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  • News

    Questions remain about the benefits of taking testosterone

    As a treatment for the ailments of aging, testosterone’s benefits are hit or miss.

    For men with low testosterone, the hormone therapy is helpful for some health problems, but not so much for others, researchers report in five papers published February 21 in JAMA and JAMA Internal Medicine. Testosterone therapy was good for the bones, but didn’t help memory. It remedied anemia and was...

    02/22/2017 - 17:28 Health
  • News

    Seven Earth-sized planets orbit nearby supercool star

    A nearby ultracool star harbors seven Earth-sized planets, three with orbits that potentially put them in a habitable zone. That makes the system, around a star called TRAPPIST-1, a prime target in the search for signs of alien life. Its discovery also hints that many more cousins of Earth may be out there than astronomers thought.

    “It’s rather stunning that the system has so many Earth-...

    02/22/2017 - 13:00 Exoplanets, Astronomy
  • Editor's Note

    Science’s questions rarely have clear, easy answers

    There are few simple answers in science. Even seemingly straightforward questions, when probed by people in search of proof, lead to more questions. Those questions lead to nuances, layers of complexity and, more often than we might expect, conclusions that contradict initial intuition.

    In the 1990s, researchers asking “How do we fight oxygen-hungry cancer cells?” offered an obvious...

    02/22/2017 - 12:47 Science & Society
  • Letters to the Editor

    Readers amazed by Amasia

    Saved by the Bell

    Physicists used light from stars to perform a cosmic Bell test, which verified that quantum particles were indeed “spooky,” Emily Conover reported in “Quantum effect passes space test” (SN: 1/21/17, p. 12).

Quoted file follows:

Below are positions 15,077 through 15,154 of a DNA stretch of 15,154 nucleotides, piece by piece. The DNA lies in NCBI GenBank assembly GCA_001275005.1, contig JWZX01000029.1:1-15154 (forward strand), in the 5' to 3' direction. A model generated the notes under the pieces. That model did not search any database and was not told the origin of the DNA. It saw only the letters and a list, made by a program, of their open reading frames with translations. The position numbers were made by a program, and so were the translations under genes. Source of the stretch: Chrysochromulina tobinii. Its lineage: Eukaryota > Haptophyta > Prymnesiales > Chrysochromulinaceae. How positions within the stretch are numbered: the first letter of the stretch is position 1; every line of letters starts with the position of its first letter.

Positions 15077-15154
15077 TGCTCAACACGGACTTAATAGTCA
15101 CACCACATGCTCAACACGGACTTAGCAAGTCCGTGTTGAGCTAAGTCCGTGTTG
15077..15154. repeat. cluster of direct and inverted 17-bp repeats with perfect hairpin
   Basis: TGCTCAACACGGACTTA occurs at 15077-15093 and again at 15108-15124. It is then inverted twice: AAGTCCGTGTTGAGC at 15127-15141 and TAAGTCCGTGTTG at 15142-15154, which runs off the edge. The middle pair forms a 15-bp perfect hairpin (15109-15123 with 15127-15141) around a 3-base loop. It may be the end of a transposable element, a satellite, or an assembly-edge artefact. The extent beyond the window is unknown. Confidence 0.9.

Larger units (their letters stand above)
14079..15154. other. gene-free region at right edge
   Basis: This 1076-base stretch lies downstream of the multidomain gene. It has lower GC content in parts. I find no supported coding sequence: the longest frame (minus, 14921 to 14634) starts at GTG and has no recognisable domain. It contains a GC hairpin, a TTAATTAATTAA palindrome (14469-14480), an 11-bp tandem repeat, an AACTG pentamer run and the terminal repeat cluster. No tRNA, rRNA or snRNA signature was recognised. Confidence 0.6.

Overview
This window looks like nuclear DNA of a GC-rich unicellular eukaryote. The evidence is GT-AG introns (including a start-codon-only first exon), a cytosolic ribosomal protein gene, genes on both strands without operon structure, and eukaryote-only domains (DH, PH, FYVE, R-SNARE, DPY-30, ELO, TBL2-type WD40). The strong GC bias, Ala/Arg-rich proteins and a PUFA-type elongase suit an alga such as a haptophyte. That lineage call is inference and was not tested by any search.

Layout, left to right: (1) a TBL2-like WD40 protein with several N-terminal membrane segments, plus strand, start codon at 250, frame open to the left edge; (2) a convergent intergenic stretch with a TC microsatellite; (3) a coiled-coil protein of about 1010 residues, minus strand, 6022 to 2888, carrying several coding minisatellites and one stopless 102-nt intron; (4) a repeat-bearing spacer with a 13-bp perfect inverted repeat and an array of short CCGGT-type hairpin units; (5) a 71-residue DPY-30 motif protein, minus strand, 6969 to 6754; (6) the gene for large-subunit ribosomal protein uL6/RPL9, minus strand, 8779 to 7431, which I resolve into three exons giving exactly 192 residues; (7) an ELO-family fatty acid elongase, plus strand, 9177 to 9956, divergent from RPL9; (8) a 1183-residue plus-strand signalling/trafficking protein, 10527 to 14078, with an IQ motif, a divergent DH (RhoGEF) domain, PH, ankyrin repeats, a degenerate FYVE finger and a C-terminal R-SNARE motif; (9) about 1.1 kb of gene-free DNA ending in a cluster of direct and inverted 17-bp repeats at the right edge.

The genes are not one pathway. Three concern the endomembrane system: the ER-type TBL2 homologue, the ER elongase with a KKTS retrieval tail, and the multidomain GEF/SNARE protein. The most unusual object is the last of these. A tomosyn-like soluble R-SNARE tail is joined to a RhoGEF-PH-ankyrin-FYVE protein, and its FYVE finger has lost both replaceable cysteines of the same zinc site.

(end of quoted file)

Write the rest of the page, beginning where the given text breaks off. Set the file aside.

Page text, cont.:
Reader George Mitchell took issue with Conover’s description of entangled photons before they are measured as having multiple polarizations at once. “We don’t know...

    02/22/2017 - 12:43 Quantum Physics, Earth, Technology
  • March 4, 2017

    02/22/2017 - 12:39
  • Feature

    Instead of starving a cancer, researchers go after its defenses

    Like many living things, a cancer cell cannot survive without oxygen. When young and tiny, a malignancy nestles inside a bed of blood vessels that keep it fed. As the mass grows, however, its demand for oxygen outpaces supply. Pockets within the tumor become deprived and send emergency signals for new vessel growth, a process called angiogenesis. In the 1990s, a popular cancer-...

    02/22/2017 - 12:32 Cancer, Cells, Biomedicine
  • Science Stats

    Too many stinkbugs spoil the wine

    How many stressed-out stinkbugs does it take to spoil a batch of wine? More than three per grape cluster, new research says. 

    Stinkbugs are a pest among vintners because of the bugs’ taste for wine grapes and namesake foul smell. When accidentally harvested with the grapes and fermented during the wine-making process, the live insects can release their stink and ruin the wine (SN: 5/5/07...

    02/22/2017 - 07:00 Animals, Agriculture
  • News in Brief

    Howler monkeys may owe their color vision to leaf hue

    BOSTON — A taste for reddish young leaves might have pushed howler monkeys toward full-spectrum color vision. The ability to tell red from green could have helped howlers pick out the more nutritious, younger leaves, researchers reported February 19 at the annual meeting of the American Association for the Advancement of Science. That’s a skill their insect-eating close relatives probably didn...

    02/21/2017 - 17:59 Evolution, Animals
  • News

    Power may have passed via women in ancient Chaco Canyon society

    A maternal dynasty ruled one of the earliest and most mysterious civilizations in the Americas, centered in New Mexico’s Chaco Canyon, for more than three centuries, researchers say.

    DNA extracted from the bones of individuals buried inside a massive Chaco stone pueblo or great house, along with new radiocarbon dates for interred bones, indicate that royal status ran through a particular...

    02/21/2017 - 17:15 Anthropology, Genetics
  • News

    Low-status chimps revealed as trendsetters

    Chimps with little social status influence their comrades’ behavior to a surprising extent, a new study suggests.

    In groups of captive chimps, a method for snagging food from a box spread among many individuals who saw a low-ranking female peer demonstrate the technique, say primatologist Stuart Watson of the University of St. Andrews in Fife, Scotland, and colleagues. But in other...

    02/21/2017 - 11:00 Anthropology, Animals